Thursday, August 21, 2008

Short abstinence updates

Catching up on some of the abstinence news while I was away:

1. A WSJ article tells of a teen vampire series with a large and burgeoning readership enraptured with the characters' intense restrained abstinent romance. The WSJ review of the actual book, however, is skeptical: "The most devoted readers will no doubt try to make excuses for this botched novel, but [author Stephanie] Meyer has put a stake through the heart of her own beloved creation."

2. Abstinence is not merely not-having-sex, but is apparently seen by some teensas a step towards having sex. Before sex is salient, not having sex is the default, and there's no thought of doing otherwise. Abstinence doesn't become a conscious choice until sex is an actual possibility. How this should change abstinence-focussed sex ed is a good question.

A new online sex ed campaign

The Portland Oregon Planned Parenthood created a new campaign for teens which manages to be both informative and dripping with irony. Or perhaps I am overinterpeting the irony.

It amplifies the weird stilted moments of any sex ed video where a creepily earnest adult pops up, uses overly slangy and very dated slang, and creates what any normal teen would find an uncomfortable moment. In the usual sex ed videos in my experience, the teens seem unfazed and take in the information. In this one, they just look uncomfortable, and in some cases walk away. These are more over the top than the usual ones, but also might feel more genuine because of that especially because the kids are responding as real kids would if a sex ed video inserted itself into their lives. An example of an overly stilted moment: in the abstinence episode, a girl (who in a past episode was afraid she had an STD) tells her friends that she can't go to a party because she plans to spend the night masturbating.

Tuesday, August 5, 2008

Dating as casual sex

An interesting piece in Salon purports to be ``In defense of casual sex.'' In fact, it is a defense of dating widely, the old-fashioned form of dating. For instance, this book advocates that its evangelical audience should date as many people as possible, even people they would never picture themselves marrying such as the secular, in order to learn about themselves and their relationships.

The only difference between the Salon author's dating and the old-fashioned version is how the date ends.

The Salon author acknowledges both versions of dating as valid, but thinks that people should be able to choose which path they take. She says that the abstinence movement "prescribes a particular path, rather than encouraging young women to blaze their own trail." which is a weird criticism of a conservative religious movement, which by its nature prescribes and proscribes. That's its job. Congregants can choose whether to listen --- as in the case of Catholics and birth control --- but a conservative religious movement by its very nature would never endorse fully open choice about anything.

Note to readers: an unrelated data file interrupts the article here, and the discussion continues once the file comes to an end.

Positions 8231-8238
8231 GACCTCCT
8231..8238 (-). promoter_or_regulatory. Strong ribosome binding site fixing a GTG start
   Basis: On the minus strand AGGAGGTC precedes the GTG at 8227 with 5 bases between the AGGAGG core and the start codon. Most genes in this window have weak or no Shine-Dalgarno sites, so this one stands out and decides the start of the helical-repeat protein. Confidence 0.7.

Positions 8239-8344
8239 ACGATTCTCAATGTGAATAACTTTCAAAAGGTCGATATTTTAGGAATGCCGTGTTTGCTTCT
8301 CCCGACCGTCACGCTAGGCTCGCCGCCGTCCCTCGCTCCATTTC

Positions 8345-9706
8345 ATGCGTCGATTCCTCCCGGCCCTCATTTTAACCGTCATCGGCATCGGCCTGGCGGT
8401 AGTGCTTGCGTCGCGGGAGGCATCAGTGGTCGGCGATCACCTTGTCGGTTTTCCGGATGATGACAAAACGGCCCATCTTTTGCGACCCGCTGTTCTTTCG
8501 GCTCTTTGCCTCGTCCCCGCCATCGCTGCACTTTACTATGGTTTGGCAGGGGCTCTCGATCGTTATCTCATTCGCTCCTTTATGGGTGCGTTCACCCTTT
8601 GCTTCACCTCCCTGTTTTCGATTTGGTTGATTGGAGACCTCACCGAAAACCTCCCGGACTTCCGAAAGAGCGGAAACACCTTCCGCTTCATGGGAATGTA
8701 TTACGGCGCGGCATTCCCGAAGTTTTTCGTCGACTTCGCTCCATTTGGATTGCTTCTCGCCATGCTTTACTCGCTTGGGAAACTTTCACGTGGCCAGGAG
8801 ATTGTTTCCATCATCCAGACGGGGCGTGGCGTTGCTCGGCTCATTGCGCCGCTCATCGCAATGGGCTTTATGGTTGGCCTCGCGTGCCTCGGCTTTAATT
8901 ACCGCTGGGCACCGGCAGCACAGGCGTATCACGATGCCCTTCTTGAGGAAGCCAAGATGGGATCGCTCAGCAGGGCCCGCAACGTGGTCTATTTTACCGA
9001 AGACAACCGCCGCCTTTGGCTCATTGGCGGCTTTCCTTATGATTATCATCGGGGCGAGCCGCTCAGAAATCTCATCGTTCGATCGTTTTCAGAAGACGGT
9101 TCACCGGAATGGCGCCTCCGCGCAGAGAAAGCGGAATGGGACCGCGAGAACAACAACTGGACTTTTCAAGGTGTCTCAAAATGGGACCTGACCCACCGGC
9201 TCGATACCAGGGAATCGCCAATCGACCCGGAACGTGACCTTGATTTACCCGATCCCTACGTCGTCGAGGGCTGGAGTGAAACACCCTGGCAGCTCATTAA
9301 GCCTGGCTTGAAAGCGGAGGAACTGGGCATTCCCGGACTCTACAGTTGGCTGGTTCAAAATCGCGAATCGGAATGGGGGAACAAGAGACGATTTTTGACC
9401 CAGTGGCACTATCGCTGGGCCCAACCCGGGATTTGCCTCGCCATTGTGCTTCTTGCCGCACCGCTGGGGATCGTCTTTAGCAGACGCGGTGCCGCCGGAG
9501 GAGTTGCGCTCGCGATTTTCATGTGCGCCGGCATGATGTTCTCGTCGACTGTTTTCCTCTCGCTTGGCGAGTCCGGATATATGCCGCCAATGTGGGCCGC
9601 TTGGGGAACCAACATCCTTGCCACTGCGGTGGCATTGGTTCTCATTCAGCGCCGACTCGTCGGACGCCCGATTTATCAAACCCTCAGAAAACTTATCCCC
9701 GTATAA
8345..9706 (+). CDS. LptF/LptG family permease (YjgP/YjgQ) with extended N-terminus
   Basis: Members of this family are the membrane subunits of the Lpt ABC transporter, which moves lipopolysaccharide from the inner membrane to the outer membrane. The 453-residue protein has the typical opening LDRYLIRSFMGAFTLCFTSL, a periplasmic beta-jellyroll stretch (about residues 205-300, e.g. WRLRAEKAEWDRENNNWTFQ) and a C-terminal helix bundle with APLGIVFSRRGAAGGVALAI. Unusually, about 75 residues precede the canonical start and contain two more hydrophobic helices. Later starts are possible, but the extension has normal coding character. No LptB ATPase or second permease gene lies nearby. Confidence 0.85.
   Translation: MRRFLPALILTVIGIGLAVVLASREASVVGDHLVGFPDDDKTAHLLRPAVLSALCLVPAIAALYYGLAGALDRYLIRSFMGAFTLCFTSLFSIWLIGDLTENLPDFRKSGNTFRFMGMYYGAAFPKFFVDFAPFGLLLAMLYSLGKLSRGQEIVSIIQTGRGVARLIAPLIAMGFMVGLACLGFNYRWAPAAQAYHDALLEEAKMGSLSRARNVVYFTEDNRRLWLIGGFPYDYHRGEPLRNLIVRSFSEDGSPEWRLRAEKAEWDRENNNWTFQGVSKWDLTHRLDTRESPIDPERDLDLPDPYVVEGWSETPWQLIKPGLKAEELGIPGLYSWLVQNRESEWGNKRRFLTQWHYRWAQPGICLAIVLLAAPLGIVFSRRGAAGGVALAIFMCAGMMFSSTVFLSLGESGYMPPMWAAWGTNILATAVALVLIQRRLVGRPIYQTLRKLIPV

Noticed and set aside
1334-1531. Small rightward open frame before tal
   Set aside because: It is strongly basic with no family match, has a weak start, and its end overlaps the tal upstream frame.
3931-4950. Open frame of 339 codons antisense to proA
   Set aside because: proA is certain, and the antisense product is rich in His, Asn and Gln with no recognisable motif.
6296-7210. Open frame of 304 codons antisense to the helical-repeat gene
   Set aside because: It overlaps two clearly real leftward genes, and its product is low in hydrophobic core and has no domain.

Her premise that the abstinence movement is a unitary entity with a single path is also wrong, just as conservative religious movements' sweeping criticisms of "secular culture" as if it were a single entity. Our culture is just so divided that the two sides aren't aware of each other.

A sociologist studying dating among evangelical Christian young adults could probably find half a dozen legitimized paths towards marriage, ranging from courtship to wide dating with some sexual involvement. More importantly, they would also find another half a dozen of actual paths that people take, and I'm sure some are similar to the Salon author's path. Sexually active conservative Christians have had a handful of sexual partners by the time they finish college, and the handful of conservative Christian dating books that I've read all acknowledge that. I've seen none that speak of using sex as a carrot, though I don't deny they exist; they do speak of setting sexual boundaries as an exercise that will help in maintaining a marriage.

There's very little new to be said about dating and relationships, and much shared ground, as people would know if they would talk to each other. After acknowledging the shared ground, they can talk about the differences. The conservative authors already acknowledge that they are putting young adults in a difficult position, and that many young adults don't hold to the ideal. In this theoretical conversation, the parties could talk about whether more partners or more intimate relationships are better for developing one's sexuality, whether sex takes up time that might be better spent on more varied activities that would reveal more about the relationship, and whether making sex transgressive even though most conservative Christians have premarital sex causes problems.

Ironically, the author's ending is quite conservative, as she ends the article telling how she met her significant other. First-date-sex aside, she lives happily ever after in a monogamous mutually respectful relationship, just as the evangelical dating books want their readers to.